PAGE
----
But What would the father of the nation do or say about blasphemy?

   Aggressive men; enraged boys; lawless criticizers; illiterate hooligans, creating havoc in the streets, setting fire to their own homeland, killing their own brothers, elucidating their morals. . . Month of September, month of autumn, of abcicism, of violence, of violation, of hate, of rage; ofstupidity. When the sun set in the west, and a blanket of black covered the world, when the noise was replaced by an unwelcome silence, one woman set out to seek justice for recently assassinated son, having faith in none, but ONE. The pain that in her heart she bore, worse than the wost. The fire, that burned her from the inside, worst, yet worse. The floods of tears that from her eyes she wept, no words could ever describe. The strained look that on her face she displayed: no words! No words! She wandered and wandered still, till her legs wore her off. She hoped and hoped still, till her lips could curse no more, and finally she gave up, and fell down; cried out, “Is this what you promised of? Is this what you would have done, O Quaid?”


When I am full of silence, and no one else is near, the voice I keep inside of me, is all I want to hear. And that voice, that voice keeps telling me of how the father of the nation would’ve reacted in such a situation. True, every action does have an equal and opposite reaction. But in Muhammad Ali Jinnah’s case, Newton’s laws wouldn’t have mattered much. Rather than arguing and debating amongst ourselves, let us counsel that voice, that voice inside our minds, that voice called conscience to tell us of how the father of the nation would’ve reacted in a like situation. Once a man went to Jinnah and asked, “Mr Jinnah, why are you writing history?” And Jinnah replied, “My friend, I am not writing history. I am creating history.” In a message to Muslim federations students in 1943, he had had said, “You have asked me to give you a message. What message can I give you? You have got the great message in the form of the Holy Quran for your guidance and enlightenment.” In an Eid message to the nation in 1945 he had said, “…Islam is not confined to the religious tenets and doctrines and rituals and ceremonies. It is a complete code of guidance, regulating the whole of Muslim society, in every department of life, individually or collectively.” In an answer to a student of Osmania university in 1941 he had said, “…I am neither a maulvi, nor a Mullah, nor do I claim knowledge of theology, but I have studied in my own way the Holy Quran and Islamic tenets. This magnificent  book is full of guidance for all human life, whether spiritual, political, social or economical, leaving no aspect untouched.”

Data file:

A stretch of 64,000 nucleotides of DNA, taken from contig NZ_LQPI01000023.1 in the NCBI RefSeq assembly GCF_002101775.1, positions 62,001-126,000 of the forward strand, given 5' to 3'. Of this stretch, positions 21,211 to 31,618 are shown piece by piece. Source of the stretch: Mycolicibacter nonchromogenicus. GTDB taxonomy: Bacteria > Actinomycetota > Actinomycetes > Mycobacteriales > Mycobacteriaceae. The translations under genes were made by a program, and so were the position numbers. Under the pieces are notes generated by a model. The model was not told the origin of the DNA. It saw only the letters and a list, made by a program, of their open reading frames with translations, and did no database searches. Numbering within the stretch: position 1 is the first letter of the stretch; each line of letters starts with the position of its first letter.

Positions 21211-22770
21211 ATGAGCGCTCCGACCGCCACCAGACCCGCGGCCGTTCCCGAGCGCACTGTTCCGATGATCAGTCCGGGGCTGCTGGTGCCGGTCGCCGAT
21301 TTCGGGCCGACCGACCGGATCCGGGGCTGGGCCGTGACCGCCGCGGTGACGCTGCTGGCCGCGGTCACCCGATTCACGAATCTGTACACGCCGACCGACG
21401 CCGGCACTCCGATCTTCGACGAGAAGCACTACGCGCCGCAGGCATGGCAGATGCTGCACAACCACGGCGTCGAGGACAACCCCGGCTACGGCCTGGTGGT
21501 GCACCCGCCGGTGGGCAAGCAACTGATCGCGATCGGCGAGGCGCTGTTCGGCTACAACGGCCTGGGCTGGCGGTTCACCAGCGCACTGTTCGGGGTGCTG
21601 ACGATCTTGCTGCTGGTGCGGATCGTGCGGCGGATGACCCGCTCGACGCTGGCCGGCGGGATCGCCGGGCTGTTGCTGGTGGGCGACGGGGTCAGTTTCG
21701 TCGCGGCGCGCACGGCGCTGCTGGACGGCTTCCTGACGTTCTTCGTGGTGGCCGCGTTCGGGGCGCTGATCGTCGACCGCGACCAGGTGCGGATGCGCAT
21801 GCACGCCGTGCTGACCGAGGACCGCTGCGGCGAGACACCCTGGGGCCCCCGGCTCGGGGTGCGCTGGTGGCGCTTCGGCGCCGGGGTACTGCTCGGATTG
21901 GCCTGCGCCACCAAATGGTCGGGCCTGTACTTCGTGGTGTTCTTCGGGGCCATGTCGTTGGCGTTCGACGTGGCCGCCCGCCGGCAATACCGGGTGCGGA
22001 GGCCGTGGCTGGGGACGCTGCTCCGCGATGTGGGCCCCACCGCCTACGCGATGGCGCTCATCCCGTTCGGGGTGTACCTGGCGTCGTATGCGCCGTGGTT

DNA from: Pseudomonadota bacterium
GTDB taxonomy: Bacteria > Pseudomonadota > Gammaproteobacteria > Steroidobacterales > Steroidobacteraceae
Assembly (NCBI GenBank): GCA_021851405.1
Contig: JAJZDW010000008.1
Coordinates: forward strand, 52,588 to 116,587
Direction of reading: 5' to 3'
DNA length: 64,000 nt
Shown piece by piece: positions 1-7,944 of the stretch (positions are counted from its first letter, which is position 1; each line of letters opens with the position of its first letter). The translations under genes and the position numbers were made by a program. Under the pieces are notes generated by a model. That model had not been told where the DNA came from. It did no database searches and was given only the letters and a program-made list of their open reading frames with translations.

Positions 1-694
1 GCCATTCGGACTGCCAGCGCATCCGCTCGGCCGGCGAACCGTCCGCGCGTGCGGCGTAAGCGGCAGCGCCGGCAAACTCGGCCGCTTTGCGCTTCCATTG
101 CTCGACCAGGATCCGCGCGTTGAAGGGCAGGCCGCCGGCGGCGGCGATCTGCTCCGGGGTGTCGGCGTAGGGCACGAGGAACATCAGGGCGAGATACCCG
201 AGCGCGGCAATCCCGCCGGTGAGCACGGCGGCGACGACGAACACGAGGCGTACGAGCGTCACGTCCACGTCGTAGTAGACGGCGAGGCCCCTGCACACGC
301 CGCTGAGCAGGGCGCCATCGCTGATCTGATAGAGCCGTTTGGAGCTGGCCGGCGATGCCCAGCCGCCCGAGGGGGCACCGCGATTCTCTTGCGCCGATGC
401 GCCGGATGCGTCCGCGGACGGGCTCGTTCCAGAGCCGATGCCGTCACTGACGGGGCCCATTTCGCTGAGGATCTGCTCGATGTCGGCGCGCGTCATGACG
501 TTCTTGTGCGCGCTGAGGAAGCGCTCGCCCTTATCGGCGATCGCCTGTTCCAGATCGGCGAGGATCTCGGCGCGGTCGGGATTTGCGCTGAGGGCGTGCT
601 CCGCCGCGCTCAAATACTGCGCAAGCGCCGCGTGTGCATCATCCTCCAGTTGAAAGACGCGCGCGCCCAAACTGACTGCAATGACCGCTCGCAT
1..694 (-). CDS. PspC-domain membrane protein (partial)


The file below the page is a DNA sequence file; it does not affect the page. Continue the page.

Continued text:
We could not be so sure of what the Quaid would’ve done specifically in such a situation, but this much we know, and we know for sure that he would’ve looked up to that great book, that great book which is meant to be for the purpose of our guidance.

                    Let dogs delight to bark and bight, for God hath made them so,

                    Let bears and lions growl and fight, for ’tis their nature too,

                    But children, you should never let, such angry passions rise,

                    Your little hands, were never made, to tear each others’ eyes!!!!


True, blasphemy of any kind must not be ignored. But then; as Frank Arthur says, “Vengeance ismine, sayeth the Lord,” and then he himself says, “But vengeance is not wickedness. It is not wicked to punish the evil doer.” The evil doer. Did we punish the evil doer in this particular case? Did our rage bring about any harm to the evil doer sitting miles and miles away? The answer is ahuge NO.


                   If you think you’re beaten, you are,

                   If you think you dare not, you don’t,

                   If you like to win, but you think you can’t, ’tis almost certain you wont,

                   For more or less, the man who wins, is the man who THINKS HE CAN!!



Jinnah was that  kind of a man. He would’ve reacted in a more humane kinda way, would’ve made use of his mind, rather than his words, made use of his tongue perhaps, rather than the sword. For I recently read somewhere, “The stroke of the whip maketh marks in the flesh, but the stroke of the tongue, breaketh the bones. Many have fallen by the edge of the sword, but not so many, as have fallen by the tongue.” To recapitulate, NO, Jinnah would not have behaved the way his nation did. . .



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